I often get questions from parents and students about how our undergraduate curriculum prepares students for employment after graduation.
At Boise State, 4 out of 10 students are in pre-professional programs such as accounting, engineering and nursing that provide a high likelihood of a smooth transition from college to a profession. For the other 60 percent, most graduating with a degree in the arts, humanities or social sciences, the path is less direct.
A recent study by the University of Pennsylvania indicates that many jobs require a degree and a few years of experience. And there are plenty of jobs that require no degree and no experience. But there are frustratingly few jobs that require a college degree but allow for no experience. That means college grads have no choice but to take those jobs for which they are overqualified.
Let that sink in: If we are graduating our students with nothing but a traditional degree, they are leaving our campus without the prospects to use it. At Boise State, we are doing something about this. Every day we are working to preserve the arts and humanities that we know are crucial to society and our students’ long-term success — while sending them well-equipped to face the world beyond our campus.
One major step was the creation of the College of Innovation and Design and appointing to run it former corporate exec and start-up leader Gordon Jones, the founding director of the Harvard Innovation Lab. Jones and his team are charged with reinventing how Boise State prepares students for success beyond the diploma, reimagining how we can team up with community and industry leaders, and, in essence, creating a new vision for the higher education of the future.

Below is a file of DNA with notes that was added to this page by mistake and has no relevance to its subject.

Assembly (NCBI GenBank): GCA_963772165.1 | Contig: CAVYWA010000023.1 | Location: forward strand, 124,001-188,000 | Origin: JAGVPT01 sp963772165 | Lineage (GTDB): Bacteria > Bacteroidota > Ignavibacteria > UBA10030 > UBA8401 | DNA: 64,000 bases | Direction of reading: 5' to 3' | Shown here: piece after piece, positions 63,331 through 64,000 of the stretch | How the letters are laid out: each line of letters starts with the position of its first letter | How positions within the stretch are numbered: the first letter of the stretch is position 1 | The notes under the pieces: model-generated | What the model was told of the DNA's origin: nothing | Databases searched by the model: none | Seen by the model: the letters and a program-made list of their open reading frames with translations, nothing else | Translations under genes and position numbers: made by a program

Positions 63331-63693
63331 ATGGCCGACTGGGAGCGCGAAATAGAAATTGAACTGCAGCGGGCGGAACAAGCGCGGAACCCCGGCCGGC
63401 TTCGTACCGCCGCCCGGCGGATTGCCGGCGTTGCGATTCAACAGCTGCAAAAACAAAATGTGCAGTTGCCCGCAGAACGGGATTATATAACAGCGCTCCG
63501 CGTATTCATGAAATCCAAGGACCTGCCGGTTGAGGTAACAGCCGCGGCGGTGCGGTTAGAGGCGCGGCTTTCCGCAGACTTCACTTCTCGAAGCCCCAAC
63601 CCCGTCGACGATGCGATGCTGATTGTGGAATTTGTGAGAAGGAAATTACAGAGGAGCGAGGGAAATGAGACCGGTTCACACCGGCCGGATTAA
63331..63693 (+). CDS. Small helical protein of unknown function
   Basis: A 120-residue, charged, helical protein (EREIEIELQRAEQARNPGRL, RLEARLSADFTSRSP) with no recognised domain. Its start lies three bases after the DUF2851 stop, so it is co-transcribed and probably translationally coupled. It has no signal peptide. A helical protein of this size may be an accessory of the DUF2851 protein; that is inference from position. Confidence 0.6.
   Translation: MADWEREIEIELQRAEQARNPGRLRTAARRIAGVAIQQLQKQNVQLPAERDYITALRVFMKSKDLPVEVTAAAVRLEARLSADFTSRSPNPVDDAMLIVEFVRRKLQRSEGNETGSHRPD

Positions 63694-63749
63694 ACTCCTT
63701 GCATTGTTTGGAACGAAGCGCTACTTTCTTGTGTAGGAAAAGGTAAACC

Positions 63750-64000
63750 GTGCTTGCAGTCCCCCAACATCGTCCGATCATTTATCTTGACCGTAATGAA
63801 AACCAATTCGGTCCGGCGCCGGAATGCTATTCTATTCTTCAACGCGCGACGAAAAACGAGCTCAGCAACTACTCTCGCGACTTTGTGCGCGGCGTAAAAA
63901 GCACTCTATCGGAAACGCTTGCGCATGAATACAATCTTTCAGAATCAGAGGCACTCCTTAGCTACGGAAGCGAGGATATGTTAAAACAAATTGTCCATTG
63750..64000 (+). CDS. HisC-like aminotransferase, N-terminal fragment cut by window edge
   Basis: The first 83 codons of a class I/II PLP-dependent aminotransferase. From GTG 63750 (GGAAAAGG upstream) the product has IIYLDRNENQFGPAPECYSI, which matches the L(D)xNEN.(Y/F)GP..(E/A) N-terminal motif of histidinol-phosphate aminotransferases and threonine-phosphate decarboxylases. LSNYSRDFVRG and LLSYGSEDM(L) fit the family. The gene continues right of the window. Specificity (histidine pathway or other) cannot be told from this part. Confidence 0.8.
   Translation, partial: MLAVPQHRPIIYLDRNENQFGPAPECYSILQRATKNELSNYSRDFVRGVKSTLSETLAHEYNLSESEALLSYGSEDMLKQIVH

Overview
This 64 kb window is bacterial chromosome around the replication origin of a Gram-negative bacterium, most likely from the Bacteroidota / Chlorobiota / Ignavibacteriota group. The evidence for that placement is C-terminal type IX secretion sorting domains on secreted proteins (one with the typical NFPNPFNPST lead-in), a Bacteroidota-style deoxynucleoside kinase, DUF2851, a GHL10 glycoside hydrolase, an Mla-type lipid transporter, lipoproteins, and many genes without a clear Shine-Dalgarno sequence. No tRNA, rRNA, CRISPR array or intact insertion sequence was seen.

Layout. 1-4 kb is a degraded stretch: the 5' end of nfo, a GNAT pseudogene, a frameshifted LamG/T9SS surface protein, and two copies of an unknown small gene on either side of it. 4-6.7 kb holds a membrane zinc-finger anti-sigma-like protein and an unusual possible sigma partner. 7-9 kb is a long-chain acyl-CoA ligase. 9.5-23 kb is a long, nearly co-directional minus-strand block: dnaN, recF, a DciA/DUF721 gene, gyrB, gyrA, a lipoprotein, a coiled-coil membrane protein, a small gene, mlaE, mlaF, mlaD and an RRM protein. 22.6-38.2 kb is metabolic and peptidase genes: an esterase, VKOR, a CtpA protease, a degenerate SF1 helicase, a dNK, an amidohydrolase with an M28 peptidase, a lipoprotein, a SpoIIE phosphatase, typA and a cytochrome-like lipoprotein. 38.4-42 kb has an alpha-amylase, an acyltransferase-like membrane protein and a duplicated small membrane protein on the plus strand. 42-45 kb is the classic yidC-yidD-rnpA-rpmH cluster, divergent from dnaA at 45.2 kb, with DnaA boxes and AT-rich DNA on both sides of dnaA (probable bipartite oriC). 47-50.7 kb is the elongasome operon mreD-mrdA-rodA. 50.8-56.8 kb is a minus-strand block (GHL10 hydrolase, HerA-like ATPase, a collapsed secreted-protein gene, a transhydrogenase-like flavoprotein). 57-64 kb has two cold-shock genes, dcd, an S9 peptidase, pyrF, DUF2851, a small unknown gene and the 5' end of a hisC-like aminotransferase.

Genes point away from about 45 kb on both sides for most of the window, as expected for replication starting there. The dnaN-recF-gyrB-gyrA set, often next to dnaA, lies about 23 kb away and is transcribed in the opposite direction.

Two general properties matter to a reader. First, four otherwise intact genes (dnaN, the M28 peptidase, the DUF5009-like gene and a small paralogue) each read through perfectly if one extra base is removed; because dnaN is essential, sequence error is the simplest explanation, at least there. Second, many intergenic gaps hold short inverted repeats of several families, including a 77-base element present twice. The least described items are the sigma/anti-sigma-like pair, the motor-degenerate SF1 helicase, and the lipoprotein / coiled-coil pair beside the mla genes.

The college has launched high-demand degrees far more quickly than traditional processes often allow, and developed research opportunities giving students the chance to tackle real-world challenges. Also new from the college: concierge-style academic programming for companies in our region and cooperative education opportunities that place students in workplaces around the city.
Perhaps most importantly, the college is leading the way in finding effective and attractive methods to augment our traditional majors. Unique collaborations with some of the nation’s premier private universities and innovators give Boise State students the chance to earn a certificate of readiness from the Harvard Business School (while amassing Boise State credit), or to master design thinking from the Stanford-launched creative agency IDEO.
Today, many of our colleges and departments are following suit. Bridge to Career courses in the College of Business and Economics deliver valuable business skills for the competencies employers are looking for. Students can earn a certificate in Design Ethnography that shows they have learned how to use the tools and skills of anthropologists to analyze corporate culture or boost marketing efforts. Our College of Arts and Science just launched a total alternative to traditional majors — working with students to complete three minors from across campus to design a custom major of their own making. New ideas are coming forward all the time.
Some would call what we are doing disruptive, but nearly all of these new ideas share one driving principle: higher education needs to deliver more than just a diploma. By daring to bend and break our own rules to deliver what students need, I believe Boise State is making a difference for our students and our state.
As always, we could not do what we do without your continued support. Thanks for all that you do, and Go Broncos!